Feature results – 1. Eric Pollard, Peosta; 2. Andy Eckrich, Oxford; 3. John Emerson, Waterloo; 4. Tyler Bruening, Decorah; 5. Joel Callahan, Dubuque; 6. Andy Nezworski, Buffalo; 7. Gary Webb, Blue Grass; 8. Curt Martin, Independence; 9. Jeff Aikey, Cedar Falls; 10. Matt Ryan, Davenport; 11. Joe Zrostlik, Long Grove; 12. Darrel DeFrance, Marshalltown; 13. Jeremiah Hurst, Dubuque; 14. Jake Neal, Omaha, Neb.; 15. Logan Duffy, Independence; 16. Dalton Simonsen, Fairfax; 17. Stacy Griffis, Solon; 18. Ben Seemann, Waterloo; 19. Jill George, Cedar Falls; 20. Todd Malmstrom, Silvis, Ill.; 21. Brian Harris, Davenport; 22. Darren Ackerman, Elk Run Heights; 23. Travis Smock, Independence; 24. Sean Johnson, Independence. WEST UNION, Iowa (July 24) – Eric Pollard had never been to Fayette County Speedway before Wednesday night. The win came in front of a big and boisterous grandstand crowd during the county fair, and followed Pollard’s previous career best Deery finish when he ran fourth at Benton County Speedway on June 27. First-time Deery Brothers Summer Series winner Eric Pollard led all 40 laps of the IMCA Late Model tour main event at Fayette County Speedway Wednesday night. (Photo by Zakary Kriener) “We’d never been to Vinton before and we finished fourth. It was our first time at West Union and we won,” he said. “I’ve never been to Lee County, either. Maybe that’s a good thing.” Cautions worked to Pollard’s advantage in taking out lapped traffic. The final yellow waved with seven circuits to go but runner-up Andy Eckrich chased Pollard across the stripe two seconds off the pace. Pollard drew the outside pole start after running second in his heat. He got a big jump on the initial start while pole starter Joel Callahan gave chase from the higher line. “We had watched the ‘B’ feature to see what the track was going to do. The bottom seemed like the place to be and we didn’t make a lot of (setup) changes,” Pollard said. “I thought maybe we’d have to move up but we weren’t going to give up the bottom until we had to.” John Emerson, Tyler Bruening and Callahan rounded out the top five. Eckrich also took home the $250 Sunoco Race Fuels feature qualifier drawing prize. Pollard led all 40 laps of the Deery Brothers Summer Series main event at West Union, earning $2,000 for his IMCA Late Model tour career first victory. Next on the Deery schedule is another $2,000 to win event, on Aug. 2 at Lee County Speedway. Pollard, now the fourth different winner in as many series events so far this season, is hoping his formula for success works again at Donnellson. “We finished top five in Vinton and it seemed like we got the weight off our shoulders,” he said. “To win tonight and get that trophy was awesome.” Now he can’t wait to go back.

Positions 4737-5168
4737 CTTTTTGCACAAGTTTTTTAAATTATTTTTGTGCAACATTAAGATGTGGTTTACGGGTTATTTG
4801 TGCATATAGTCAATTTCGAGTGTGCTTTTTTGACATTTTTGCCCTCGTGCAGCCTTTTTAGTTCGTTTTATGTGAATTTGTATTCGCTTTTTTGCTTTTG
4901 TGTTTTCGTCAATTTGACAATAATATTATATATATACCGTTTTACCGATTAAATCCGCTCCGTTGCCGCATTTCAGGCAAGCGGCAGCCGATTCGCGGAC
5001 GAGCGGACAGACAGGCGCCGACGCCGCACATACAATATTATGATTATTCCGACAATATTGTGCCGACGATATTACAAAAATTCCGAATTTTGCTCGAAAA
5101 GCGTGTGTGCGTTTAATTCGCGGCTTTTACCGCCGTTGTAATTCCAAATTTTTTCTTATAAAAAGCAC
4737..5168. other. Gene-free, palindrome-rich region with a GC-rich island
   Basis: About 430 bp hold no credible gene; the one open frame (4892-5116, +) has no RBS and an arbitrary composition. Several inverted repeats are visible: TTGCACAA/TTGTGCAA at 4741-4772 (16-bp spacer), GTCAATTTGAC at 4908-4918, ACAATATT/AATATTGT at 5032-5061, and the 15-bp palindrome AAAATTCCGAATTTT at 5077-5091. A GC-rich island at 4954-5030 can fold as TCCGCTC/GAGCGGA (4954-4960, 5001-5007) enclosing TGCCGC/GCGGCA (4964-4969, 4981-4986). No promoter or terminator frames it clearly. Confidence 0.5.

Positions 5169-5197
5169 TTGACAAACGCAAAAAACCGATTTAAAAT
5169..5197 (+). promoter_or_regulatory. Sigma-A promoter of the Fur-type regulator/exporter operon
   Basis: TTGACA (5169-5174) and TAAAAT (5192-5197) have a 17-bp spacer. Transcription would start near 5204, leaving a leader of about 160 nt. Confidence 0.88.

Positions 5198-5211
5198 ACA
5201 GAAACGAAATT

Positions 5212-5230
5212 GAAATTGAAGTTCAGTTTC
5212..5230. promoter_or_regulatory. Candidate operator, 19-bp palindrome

A South Dearborn High School graduate, David Disbro (East Central Boys Basketball Coach) was a well-rounded athlete himself. In high school he played tennis, basketball, and baseball. At Marian University he played baseball all 4 years.Coach Disbro has 28 years of teaching experience at Sunman-Dearborn Middle School. He teaches the 6th, 7th, and 8th grades physical education. He has been coaching in some capacity all 28 years with the last 20 years being as the varsity coach of the East Central Trojans. Other basketball coaching duties were with the 7th grade, 9th grade, and as JV coach for 6 years before moving into the varsity position. Along the way he was also a 9th grade baseball coach.The coach has two children, Luke who is 18 and Alex who is 16. He recently married Ashley who has Natalie, age 8, and Ben, age 6.When basketball is out of season, David is able to stay involved by umpiring baseball games. What a great way to stay in touch with young people, and there is always a need for good umpires and referees.